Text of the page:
Could intranasal SARS-CoV-2 vaccines be a practical alternative to intramuscular shots?

The unchecked advance of the coronavirus disease 2019 (COVID-19) has made it a top public health priority to produce a vaccine capable of inducing a safe and powerful protective response against its causative pathogen: severe acute respiratory syndrome coronavirus 2 (SARS-CoV-2). An encouraging new preprint, that appeared on the bioRxiv* server shows the immunogenicity, safety, and protective efficacy, of a Newcastle disease virus (NDV)-based intranasal vector vaccine in animal studies.

A host of candidate vaccines being developed against SARS-CoV-2 use viral vector platforms to present the SARS-CoV-2 spike antigen to the host immune system. Many have used the intramuscular route (i.e., ‘jabs’ or ‘shots’), but the intranasal route allows the development of local or mucosal immunity as well as systemic immunity against the virus. This will allow protection against not just symptomatic disease, but against the establishment of infection in the upper respiratory tract as well. This will help to break the chain of viral transmission effectively.

NDV platform

The NDV vector has multiple advantages for intranasal use. Firstly, it is an avian virus, and is highly attenuated in human cell lines. This means it will not cause any clinical symptoms, except a few flu-like short-lived conjunctivitis in humans. Several NDV strains are being used as oncolytic viruses in humans, due to their track record on safety. It is also genetically stable, and foreign transgenes have been inserted into the NDV genome without disrupting its replication.

Humans do not have pre-existing immunity against the virus, making it superior to other human viral vectors in current use, including the human adenovirus, measles virus, or the modified vaccinia Ankara virus vectors.

The NDV replicates in the respiratory tract, making it ideal to mount a protective mucosal response against SARS-CoV-2 infection. Finally, NDV replicates efficiently in chicken embryos and in other cell lines approved by the US Food and Drug Administration (FDA), allowing for rapid production.

Due to all these advantages, non-pathogenic strains of NDV have been used in multiple live attenuated vaccines (LAVs), with proven safety and efficacy in a host of animal models.

The researchers in the current study have already developed one such vaccine against SARS-CoV-2, expressing the full-length spike protein. This paper describes its results in a test of its immunogenicity and safety in mice and hamsters.

Intranasal vaccination leads to efficient non-pathogenic viral replication

The researchers found that the rNDV expressing the full-length SARS-CoV-2 spike glycoprotein replicated as efficiently as the wildtype virus in eggs and cell lines, and spreads within the infected cells.

When inoculated in mice, no adverse effects were found. Replication of the S-expressing rNDV or wildtype rNDV was less in the mouse gut compared to the respiratory tract.

The researchers found that in hamsters, earlier safety results in mice were confirmed, with no lasting weight loss or other adverse effects in vaccinated animals.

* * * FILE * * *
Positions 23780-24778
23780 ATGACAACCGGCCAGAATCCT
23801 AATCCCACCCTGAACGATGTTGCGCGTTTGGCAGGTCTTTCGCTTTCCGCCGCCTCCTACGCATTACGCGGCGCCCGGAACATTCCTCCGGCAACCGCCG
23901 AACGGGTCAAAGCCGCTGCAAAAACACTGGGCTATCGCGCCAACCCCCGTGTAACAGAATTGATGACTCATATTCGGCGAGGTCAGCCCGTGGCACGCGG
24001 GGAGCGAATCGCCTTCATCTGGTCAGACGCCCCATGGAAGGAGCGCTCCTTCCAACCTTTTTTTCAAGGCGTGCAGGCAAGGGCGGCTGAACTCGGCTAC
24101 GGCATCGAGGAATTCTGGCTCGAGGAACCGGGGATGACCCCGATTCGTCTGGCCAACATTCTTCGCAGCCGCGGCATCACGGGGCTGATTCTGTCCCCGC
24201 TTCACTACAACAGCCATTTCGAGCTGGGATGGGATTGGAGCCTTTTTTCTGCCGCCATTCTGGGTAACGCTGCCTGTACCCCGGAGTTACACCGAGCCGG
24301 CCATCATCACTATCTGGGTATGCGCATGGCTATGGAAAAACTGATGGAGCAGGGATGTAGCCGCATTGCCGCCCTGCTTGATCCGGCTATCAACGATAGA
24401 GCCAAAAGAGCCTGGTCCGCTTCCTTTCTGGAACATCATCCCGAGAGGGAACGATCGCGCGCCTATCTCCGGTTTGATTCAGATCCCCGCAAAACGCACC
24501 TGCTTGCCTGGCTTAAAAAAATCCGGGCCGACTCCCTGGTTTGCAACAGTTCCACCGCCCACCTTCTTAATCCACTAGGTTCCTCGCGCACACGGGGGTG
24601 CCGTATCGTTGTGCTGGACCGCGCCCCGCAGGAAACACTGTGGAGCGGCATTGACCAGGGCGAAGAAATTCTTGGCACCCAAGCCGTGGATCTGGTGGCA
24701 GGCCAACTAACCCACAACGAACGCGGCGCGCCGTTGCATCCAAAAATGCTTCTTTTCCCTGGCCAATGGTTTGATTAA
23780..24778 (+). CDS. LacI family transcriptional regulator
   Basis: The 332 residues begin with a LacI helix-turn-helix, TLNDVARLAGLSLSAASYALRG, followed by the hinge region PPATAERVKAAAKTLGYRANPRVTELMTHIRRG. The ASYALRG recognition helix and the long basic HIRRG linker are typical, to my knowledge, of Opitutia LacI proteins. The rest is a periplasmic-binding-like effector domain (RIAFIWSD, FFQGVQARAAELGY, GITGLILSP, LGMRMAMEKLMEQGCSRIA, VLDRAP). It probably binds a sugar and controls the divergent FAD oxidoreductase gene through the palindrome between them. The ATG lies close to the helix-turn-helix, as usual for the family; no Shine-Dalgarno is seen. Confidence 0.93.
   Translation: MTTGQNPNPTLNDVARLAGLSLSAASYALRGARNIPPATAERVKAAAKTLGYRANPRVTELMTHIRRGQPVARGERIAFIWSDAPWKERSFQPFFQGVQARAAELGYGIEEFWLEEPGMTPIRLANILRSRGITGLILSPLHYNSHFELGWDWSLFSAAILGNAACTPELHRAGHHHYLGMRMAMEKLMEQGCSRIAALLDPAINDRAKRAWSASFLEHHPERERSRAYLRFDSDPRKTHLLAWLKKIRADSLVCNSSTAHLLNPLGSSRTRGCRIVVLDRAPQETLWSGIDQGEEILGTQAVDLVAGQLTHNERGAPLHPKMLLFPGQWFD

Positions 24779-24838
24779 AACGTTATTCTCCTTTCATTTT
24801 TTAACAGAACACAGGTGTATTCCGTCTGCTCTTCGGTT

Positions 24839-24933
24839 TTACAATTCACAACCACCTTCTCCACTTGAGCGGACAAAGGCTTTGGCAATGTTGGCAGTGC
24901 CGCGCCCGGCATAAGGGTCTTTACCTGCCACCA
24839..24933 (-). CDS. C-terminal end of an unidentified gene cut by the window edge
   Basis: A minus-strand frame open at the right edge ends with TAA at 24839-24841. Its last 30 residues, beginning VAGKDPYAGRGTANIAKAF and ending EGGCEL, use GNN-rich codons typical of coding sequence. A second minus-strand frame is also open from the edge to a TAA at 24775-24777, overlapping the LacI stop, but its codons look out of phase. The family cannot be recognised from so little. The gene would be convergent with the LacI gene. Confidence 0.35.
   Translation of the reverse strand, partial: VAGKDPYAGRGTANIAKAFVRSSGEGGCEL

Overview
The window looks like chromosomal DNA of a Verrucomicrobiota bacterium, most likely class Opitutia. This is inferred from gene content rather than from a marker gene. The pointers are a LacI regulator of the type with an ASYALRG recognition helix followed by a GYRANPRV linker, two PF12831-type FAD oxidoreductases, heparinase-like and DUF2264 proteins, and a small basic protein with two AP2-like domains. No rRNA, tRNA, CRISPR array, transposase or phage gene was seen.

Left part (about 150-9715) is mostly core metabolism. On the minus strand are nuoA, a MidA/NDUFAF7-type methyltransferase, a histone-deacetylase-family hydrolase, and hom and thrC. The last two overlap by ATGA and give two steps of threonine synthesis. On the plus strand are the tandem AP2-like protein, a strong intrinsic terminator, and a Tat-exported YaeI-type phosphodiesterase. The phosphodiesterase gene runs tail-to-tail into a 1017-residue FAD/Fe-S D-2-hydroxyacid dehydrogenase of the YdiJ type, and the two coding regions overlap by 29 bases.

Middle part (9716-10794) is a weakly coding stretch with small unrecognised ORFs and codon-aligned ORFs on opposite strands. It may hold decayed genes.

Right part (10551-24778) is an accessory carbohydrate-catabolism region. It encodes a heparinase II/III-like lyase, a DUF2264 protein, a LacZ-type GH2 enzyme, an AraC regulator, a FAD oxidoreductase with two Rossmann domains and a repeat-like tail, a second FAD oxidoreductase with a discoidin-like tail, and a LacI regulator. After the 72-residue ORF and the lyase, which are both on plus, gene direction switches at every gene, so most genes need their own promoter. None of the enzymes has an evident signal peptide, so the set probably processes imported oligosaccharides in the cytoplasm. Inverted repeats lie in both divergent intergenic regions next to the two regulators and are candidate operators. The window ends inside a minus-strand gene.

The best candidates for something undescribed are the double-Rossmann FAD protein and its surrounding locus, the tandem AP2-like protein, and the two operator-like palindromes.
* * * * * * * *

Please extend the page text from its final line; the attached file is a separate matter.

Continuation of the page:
No adverse pathology results following rNDV-S intranasal vaccination. (a) Experimental model for the prime and prime + boost intranasal vaccination of mice. (b) Percentage weight change of mice following instillation of PBS or indicated rNDV constructs over the experimental time-course. (c) Daily chow intake by mock-vaccinated or rNDV-S vaccinated mice. Mean interstitial space size of right lung following H&E staining and assessed via ImageJ (d) and representative images (e). Viral replication of intranasally administered rNDV in nasal turbinate (f), trachea (g), lung (h) and gut (i). Data (n = 4–5 mice/group); *, P<0.05 and NS, non-significant between naïve and vaccinated groups, error bars represent SE of means via repeated t-test or ANOVA with Dunnett’s post-test.
No adverse pathology results following rNDV-S intranasal vaccination. (a) Experimental model for the prime and prime + boost intranasal vaccination of mice. (b) Percentage weight change of mice following instillation of PBS or indicated rNDV constructs over the experimental time-course. (c) Daily chow intake by mock-vaccinated or rNDV-S vaccinated mice. Mean interstitial space size of right lung following H&E staining and assessed via ImageJ (d) and representative images (e). Viral replication of intranasally administered rNDV in nasal turbinate (f), trachea (g), lung (h) and gut (i). Data (n = 4–5 mice/group); *, P<0.05 and NS, non-significant between naïve and vaccinated groups, error bars represent SE of means via repeated t-test or ANOVA with Dunnett’s post-test.

Antibody response

They tested mice vaccinated with a prime-boost regimen of rNDV-S for both the total immunoglobulin G (IgG) antibody titers and neutralizing antibody titers, measured using microneutralization and pseudo-particle entry inhibition assays, respectively. They found robust neutralizing activity against an S-expressing pseudovirus, following rNDV-S vaccination with either one or both doses of vaccine.

The high IgA levels in lungs and serum, as well as IgA-secreting B cells, indicate robust induction of mucosal immunity after intranasal vaccination. The higher levels of IgG2a in the pleural fluid seem to suggest Fc-mediated antibody-dependent cellular cytotoxicity (ADCC), resulting in the killing of the infected cells.